"It's very, very simple: everybody who has some knowledge of earthquake danger tells me that it's really very dangerous to keep on producing [at Groningen]. I'm quite convinced it's wise to close it down," Vijlbrief continued.

Comment: A plausible explanation. But is it really that dangerous to continue the drilling that's been going on since 1963 and has been deemed acceptable up until this point, or is that just the excuse most likely to obscure the fact that yet another energy producer is cutting production at a time when it's most needed?

The official noted that he plans to shut down the site by October 1, but this will depend on whether the EU has enough gas after the winter. If necessary, the field might continue to operate until October 2024.

There is reportedly about $1 trillion worth of gas reserves at Groningen, which was opened in 1963 and produced over 50 billion cubic meters of gas at its peak ten years ago. However, because the extraction process led to earthquakes that threatened the homes of local residents, output was eventually cut. Up to 100 drilling-induced tremors have been registered around Groningen annually since the 1980s, with roughly 160,000 claims for damage to property filed to date, according to the FT.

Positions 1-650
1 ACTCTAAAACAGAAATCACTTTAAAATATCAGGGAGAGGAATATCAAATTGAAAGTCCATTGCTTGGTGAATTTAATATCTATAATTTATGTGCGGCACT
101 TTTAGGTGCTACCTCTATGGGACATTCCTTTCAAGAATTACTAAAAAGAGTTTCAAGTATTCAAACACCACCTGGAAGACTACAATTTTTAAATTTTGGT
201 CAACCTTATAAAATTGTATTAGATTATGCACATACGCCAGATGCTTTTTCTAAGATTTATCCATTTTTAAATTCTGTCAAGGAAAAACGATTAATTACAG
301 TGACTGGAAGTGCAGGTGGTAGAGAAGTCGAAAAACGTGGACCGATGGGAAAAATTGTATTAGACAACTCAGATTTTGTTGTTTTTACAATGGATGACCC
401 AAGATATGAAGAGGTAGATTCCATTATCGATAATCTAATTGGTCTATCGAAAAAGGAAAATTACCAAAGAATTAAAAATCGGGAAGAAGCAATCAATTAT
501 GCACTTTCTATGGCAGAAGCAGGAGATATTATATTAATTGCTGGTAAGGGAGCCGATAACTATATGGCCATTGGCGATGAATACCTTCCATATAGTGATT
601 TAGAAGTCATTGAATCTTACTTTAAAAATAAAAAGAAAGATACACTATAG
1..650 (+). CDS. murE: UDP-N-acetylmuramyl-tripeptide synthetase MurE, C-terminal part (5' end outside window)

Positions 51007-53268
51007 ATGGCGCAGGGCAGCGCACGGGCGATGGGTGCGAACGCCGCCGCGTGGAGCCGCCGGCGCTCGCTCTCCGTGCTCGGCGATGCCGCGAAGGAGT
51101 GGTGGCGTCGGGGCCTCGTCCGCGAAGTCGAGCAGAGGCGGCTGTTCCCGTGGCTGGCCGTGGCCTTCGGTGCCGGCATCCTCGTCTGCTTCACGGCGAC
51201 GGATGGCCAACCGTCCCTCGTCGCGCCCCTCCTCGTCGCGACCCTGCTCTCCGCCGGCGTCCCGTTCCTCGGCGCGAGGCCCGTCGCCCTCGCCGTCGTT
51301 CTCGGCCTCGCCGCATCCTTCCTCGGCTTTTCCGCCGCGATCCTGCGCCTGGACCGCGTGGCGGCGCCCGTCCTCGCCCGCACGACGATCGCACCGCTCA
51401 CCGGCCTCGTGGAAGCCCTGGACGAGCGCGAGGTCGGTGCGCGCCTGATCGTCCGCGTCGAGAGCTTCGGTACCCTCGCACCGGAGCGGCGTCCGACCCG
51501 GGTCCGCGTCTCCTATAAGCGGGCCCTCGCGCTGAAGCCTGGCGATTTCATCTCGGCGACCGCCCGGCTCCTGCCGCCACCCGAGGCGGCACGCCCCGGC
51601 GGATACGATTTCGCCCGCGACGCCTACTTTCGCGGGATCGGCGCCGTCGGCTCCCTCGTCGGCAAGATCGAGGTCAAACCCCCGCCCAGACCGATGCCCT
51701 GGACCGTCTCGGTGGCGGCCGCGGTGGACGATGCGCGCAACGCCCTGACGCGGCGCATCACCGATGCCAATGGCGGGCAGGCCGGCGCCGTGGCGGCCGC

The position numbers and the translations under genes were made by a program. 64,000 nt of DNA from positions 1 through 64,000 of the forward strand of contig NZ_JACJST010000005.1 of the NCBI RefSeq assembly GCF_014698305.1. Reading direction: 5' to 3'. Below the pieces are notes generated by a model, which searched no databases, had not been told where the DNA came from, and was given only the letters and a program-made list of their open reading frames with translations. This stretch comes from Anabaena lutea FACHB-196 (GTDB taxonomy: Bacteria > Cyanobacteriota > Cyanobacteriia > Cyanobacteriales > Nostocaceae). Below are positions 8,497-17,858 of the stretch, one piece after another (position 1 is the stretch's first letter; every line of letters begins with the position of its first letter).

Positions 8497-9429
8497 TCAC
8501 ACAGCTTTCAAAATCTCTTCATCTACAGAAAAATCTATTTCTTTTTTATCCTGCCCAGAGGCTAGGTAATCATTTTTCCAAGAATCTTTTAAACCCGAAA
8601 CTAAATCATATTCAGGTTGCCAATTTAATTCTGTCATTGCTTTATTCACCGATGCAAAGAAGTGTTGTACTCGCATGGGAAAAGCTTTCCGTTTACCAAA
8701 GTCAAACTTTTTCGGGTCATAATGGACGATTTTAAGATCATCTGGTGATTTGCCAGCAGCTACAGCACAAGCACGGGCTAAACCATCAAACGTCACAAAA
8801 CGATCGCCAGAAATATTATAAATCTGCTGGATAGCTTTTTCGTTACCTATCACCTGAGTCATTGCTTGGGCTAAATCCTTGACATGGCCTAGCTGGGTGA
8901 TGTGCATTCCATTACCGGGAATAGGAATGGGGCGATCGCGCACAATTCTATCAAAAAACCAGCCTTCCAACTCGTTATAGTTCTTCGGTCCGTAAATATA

The Netherlands came under pressure from EU authorities to boost production at the site last year, when a drop in supplies from Russia sent gas prices on the continent soaring to historic highs. Although the Hague rejected these calls, it did postpone plans to shut down the field. Its annual output was cut to 2.8 billion cubic meters (bcm), as producing more than 5 bcm would heighten the risk of earthquakes, Vijlbrief said.